Attorneys typically focus on one (or sometimes two) areas of law, often with the goal of becoming an expert in their chosen practice area. Understanding the different legal practice areas and what they cover can help you locate the right attorney for your needs.
FindLaw's Learn About the Law section covers each of these practice areas in detail, with practical information and links to our Find a Lawyer directory. You may also want to read our articles on How to Determine if You Need a Lawyer and How Much Will It Cost to Hire a Lawyer?
Here is a sampling of some legal practice areas you may need help with:
Business attorneys help entrepreneurs start new businesses; advise small business owners on a variety of matters; work with large corporations; advise on business taxation issues; and assist with mergers and acquisitions, among other tasks. Those handling issues pertaining to intellectual property (copyrights, patents, trademarks) tend to specialize in that niche.
Criminal law involves the prosecution and defense of individuals charged with committing acts against society. When someone commits theft, for example, the defendant is prosecuted by the state and is defended by either a public defender or a private defense attorney.
Estate planning is an area of law involving the safeguarding and planned disposition of assets and interests prior to one's death or disabling condition. For example, an estate lawyer can help you write a will; set up a trust; and make sure your health care and end-of-life wishes are honored.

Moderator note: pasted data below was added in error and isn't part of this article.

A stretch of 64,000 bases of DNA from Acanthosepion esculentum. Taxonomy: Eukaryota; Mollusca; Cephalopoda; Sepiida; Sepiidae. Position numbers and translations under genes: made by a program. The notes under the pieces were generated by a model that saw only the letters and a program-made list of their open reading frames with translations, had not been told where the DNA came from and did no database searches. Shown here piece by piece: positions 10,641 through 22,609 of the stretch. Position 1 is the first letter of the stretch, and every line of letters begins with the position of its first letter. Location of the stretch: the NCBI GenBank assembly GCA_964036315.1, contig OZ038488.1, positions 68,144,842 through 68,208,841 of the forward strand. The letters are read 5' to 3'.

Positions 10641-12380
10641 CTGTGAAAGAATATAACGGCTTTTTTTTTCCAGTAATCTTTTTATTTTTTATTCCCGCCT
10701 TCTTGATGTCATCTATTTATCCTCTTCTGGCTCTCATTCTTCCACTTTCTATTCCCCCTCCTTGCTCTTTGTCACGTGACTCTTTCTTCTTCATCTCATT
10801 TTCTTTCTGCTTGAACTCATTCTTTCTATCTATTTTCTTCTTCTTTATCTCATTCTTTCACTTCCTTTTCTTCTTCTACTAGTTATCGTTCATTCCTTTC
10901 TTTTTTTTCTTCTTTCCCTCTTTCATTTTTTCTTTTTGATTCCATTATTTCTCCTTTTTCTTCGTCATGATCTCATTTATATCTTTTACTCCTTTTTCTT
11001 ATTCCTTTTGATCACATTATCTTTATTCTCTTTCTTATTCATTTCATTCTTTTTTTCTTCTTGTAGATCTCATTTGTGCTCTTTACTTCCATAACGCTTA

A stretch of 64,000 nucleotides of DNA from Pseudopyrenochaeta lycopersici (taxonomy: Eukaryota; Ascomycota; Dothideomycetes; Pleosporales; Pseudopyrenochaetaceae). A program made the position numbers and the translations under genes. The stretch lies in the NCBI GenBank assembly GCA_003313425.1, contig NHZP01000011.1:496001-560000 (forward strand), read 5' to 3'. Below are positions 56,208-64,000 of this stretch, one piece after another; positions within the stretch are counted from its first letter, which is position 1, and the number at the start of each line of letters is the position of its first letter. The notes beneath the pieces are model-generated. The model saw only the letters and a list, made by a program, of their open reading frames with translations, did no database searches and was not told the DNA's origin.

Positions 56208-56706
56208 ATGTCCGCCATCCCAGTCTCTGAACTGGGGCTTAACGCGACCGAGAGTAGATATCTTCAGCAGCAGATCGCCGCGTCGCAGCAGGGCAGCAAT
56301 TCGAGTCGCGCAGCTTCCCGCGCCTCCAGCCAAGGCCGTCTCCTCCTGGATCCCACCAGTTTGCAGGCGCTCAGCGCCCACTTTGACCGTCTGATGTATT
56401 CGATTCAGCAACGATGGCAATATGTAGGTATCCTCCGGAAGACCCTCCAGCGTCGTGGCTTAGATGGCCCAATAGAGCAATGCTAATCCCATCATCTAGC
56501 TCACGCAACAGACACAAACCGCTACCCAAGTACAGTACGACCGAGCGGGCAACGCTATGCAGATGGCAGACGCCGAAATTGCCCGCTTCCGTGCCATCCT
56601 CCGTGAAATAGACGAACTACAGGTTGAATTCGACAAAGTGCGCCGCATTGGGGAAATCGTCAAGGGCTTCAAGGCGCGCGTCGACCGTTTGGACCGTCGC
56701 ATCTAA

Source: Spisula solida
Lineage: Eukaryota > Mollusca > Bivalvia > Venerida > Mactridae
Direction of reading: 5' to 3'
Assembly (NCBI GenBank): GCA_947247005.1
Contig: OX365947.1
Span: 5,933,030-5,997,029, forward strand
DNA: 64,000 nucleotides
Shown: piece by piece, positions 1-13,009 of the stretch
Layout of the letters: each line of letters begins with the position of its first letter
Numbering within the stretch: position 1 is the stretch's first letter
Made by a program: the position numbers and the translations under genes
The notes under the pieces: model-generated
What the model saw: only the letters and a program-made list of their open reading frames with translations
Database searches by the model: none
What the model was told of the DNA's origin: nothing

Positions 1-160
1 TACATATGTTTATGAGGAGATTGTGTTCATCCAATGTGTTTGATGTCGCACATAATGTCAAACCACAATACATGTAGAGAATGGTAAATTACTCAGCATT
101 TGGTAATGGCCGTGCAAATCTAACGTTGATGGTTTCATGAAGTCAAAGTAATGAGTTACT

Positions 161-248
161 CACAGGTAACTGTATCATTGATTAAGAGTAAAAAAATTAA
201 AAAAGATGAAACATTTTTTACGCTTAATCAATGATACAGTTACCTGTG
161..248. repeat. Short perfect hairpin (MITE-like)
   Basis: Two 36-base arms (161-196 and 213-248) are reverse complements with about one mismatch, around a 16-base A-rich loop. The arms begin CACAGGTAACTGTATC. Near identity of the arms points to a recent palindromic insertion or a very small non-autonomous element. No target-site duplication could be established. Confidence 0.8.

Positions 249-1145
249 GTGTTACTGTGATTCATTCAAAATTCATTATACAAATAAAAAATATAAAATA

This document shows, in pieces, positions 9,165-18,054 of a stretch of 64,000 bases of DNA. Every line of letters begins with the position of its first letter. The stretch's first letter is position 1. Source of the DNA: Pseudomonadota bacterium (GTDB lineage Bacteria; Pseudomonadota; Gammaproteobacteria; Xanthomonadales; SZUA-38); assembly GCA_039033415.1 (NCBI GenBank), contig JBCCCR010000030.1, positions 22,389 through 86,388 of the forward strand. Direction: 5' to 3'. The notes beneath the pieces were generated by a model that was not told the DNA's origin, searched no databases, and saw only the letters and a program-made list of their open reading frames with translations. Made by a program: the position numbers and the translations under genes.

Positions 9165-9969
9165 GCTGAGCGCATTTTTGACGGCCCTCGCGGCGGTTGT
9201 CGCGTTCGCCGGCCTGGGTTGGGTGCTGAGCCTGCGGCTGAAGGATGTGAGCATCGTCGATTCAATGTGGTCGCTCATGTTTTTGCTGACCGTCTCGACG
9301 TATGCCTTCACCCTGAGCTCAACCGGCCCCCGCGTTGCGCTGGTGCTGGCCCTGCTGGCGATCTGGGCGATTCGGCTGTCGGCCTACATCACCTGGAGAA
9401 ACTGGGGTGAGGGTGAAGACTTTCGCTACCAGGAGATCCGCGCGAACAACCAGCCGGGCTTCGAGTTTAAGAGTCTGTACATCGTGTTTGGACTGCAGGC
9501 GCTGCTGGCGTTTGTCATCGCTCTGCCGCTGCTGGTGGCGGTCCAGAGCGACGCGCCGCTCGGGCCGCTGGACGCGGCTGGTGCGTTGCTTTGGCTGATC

Family law encompasses a wide variety of domestic issues, including marriage; divorce; adoption; paternity; child custody and support; and reproductive rights. Attorneys focusing on divorce also handle child support and other related matters.
Immigration lawyers focus on business immigration, family immigration, or both. A business immigration lawyer might help a business obtain a foreign worker visa, while a family immigration lawyer might help someone adjust their status.
Employment and labor lawyers represent either employers (businesses) or employees. A lawyer representing an employer might help the business come into compliance with a new labor law, while a lawyer representing employees might help a lawyer file a lawsuit for harassment or wrongful termination.
Injury lawyers handle medical malpractice claims; car accidents; product liability claims; torts, including defamation and invasion of privacy; and other accidents or injuries. An injury (or personal injury) attorney will help you file a claim if you have been injured by another party or defend against a plaintiff's claim.
Real estate attorneys help their clients with everything from avoiding foreclosure to fighting an eviction. Some lawyers specialize in landlord-tenant law, while others focus on the buying and selling of homes.
Within this particular area of law, lawyers tend to specialize in either business taxes or individual and household taxes. A tax attorney might help a client negotiate a payment plan for overdue tax obligations; determine ways to lower one's tax bill; or help a business prepare for an audit.